CHARWOMAN Be my guest.

UNDERTAKER You are most generous. Another client awaits me back at my own parlor.


CHARWOMAN And now undo my bundle, Joe.
(Joe goes down on his knees for the greater convenience of opening her bundle, and having unfastened a great many knots, drags out a large and heavy roll of some dark stuff. It's Scrooge's bed-curtains.)

OLD JOE What do you call this? Bed-curtains?
(The charwoman laughs and leans forward on her crossed arms. )

CHARWOMAN Ah! Bed-curtains!

OLD JOE You don't mean to say you took them down, rings and all, with him lying there?

CHARWOMAN Yes I do. Why not?
(Scrooge, still with his back to the scene, listens to this dialogue in horror. )

SCROOGE Huh! Rings and all!

OLD JOE You were born to make your fortune, and you'll certainly do it.

CHARWOMAN (coolly) I certainly shan't hold my hand, when I can get anything in it by reaching it out, for the sake of such a man as he was, I promise you.

DAUGHTER When will Papa be home, Mother?

SON Shhh, she doesn�t know. We have to wait.

DAUGHTER Mother, may I take my dolly out of the packing sack to play with her.

SON No! We might have to leave right away!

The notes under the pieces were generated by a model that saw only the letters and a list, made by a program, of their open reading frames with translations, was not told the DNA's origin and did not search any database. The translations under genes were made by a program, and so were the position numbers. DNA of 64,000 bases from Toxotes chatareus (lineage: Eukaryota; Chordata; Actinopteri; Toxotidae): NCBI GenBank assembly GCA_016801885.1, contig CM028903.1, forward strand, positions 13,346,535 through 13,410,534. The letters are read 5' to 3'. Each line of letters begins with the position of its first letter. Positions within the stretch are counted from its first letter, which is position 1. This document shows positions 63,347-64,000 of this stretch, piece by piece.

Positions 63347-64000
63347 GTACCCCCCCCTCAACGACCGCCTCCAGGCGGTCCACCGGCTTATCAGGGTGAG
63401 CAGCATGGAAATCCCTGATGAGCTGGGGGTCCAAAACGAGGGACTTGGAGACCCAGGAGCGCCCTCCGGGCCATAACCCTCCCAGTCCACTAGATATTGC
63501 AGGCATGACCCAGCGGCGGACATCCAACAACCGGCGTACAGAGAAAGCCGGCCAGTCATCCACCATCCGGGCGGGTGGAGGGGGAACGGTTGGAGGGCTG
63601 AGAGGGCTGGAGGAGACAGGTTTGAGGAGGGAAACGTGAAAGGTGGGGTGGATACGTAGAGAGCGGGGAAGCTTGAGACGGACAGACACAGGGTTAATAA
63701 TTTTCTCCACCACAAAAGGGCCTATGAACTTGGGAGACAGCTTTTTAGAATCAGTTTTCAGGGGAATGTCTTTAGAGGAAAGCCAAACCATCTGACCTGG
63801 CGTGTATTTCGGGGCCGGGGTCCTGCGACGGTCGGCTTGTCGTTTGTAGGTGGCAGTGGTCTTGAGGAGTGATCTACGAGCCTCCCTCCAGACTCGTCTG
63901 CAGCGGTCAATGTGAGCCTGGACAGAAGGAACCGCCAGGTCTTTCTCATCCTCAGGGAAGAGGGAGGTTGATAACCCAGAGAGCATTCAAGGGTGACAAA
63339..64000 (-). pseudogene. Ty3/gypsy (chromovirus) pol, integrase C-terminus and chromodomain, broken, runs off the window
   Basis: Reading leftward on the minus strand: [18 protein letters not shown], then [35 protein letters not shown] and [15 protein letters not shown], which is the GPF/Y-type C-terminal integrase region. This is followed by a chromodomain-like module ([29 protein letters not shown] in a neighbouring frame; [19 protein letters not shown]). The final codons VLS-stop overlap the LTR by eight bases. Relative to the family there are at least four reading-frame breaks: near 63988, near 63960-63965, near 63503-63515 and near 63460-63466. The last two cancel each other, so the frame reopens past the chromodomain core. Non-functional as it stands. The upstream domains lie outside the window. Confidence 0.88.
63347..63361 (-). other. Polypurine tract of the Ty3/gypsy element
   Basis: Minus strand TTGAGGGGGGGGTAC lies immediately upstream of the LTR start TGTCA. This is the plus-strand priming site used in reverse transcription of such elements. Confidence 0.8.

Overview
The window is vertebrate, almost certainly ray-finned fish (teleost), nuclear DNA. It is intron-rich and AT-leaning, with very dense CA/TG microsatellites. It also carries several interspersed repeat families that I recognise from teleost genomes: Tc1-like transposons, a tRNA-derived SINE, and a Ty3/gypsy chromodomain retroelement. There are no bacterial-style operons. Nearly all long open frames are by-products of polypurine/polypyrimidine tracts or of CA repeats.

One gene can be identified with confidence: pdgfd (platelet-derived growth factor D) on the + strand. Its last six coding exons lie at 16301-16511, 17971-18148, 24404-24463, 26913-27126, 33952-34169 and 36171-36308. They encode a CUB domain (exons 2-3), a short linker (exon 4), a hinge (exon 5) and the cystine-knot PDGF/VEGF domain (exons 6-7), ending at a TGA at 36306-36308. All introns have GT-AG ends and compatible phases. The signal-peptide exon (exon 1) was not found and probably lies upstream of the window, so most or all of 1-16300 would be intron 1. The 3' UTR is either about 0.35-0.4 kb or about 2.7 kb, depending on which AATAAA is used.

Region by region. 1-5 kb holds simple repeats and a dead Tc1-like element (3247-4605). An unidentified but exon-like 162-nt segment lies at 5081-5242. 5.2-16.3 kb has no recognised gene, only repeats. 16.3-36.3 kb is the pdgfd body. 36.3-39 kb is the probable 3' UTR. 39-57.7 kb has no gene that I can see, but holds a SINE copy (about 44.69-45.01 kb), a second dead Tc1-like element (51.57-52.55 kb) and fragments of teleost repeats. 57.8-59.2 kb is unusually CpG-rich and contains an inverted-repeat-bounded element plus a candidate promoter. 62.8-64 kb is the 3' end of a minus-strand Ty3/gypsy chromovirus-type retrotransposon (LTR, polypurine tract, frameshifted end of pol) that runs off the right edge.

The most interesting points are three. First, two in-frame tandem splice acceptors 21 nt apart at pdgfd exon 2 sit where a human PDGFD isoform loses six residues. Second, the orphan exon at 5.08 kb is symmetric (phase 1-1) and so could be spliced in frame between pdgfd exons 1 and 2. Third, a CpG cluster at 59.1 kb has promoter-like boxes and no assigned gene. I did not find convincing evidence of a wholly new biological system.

WIFE Yes, sweetheart, you may take out your doll.

SON I�m leaving my soldiers in the packing sack. I don�t need to play with them for now.


SON (sternly) Did you leave the clothes and blankets in the sack? Folded up?

DAUGHTER Yes, I did. Go look if you don�t believe me. (She sits to play)

SON I�m not getting out my soldiers. I�m saving them in case we need to sell them.

(DAUGHTER clutches her doll protectively.)


WIFE (despairing) We are quite ruined?

DEBTOR No. There is hope yet, Caroline.

WIFE If he relents, there is. Nothing is past hope, if such a miracle has happened.

DEBTOR He is past relenting. He is dead.
(After a long moment, the news sinks in.)

WIFE (genuinely) I am thankful in my soul to hear that. (a little less convincingly) May God forgive me for having said such a thing.


BOB CRATCHIT (pleasantly) I ran into Mr. Scrooge's nephew in the street today. He thought I looked a little -- just a little down, you know -- and he inquired as to what had happened to distress me. On which, for he is the pleasantest-spoken gentleman you ever heard, I told him. "I am heartily sorry for it, Mr Cratchit," he said, "and heartily sorry for your good wife."
By the bye, how he ever knew that, I don't know.

MRS. CRATCHIT Knew what?

BOB CRATCHIT Why, that you were a good wife.
(Mrs. Cratchit smiles. )

PETER Everybody knows that.


BOB CRATCHIT And I know... I know that when we recollect how patient and how mild he was; although he was a little, little child; we shall not quarrel easily among ourselves, and forget poor Tiny Tim in doing it.

THE CHILDREN (ad-lib) No, never, father! That's right.

BOB CRATCHIT (at the point of tears) I am very happy. I am very happy.

(Mrs Cratchit kisses him, his daughters kiss him, the two young Cratchits kiss him, and Peter shakes his hand. He composes himself. )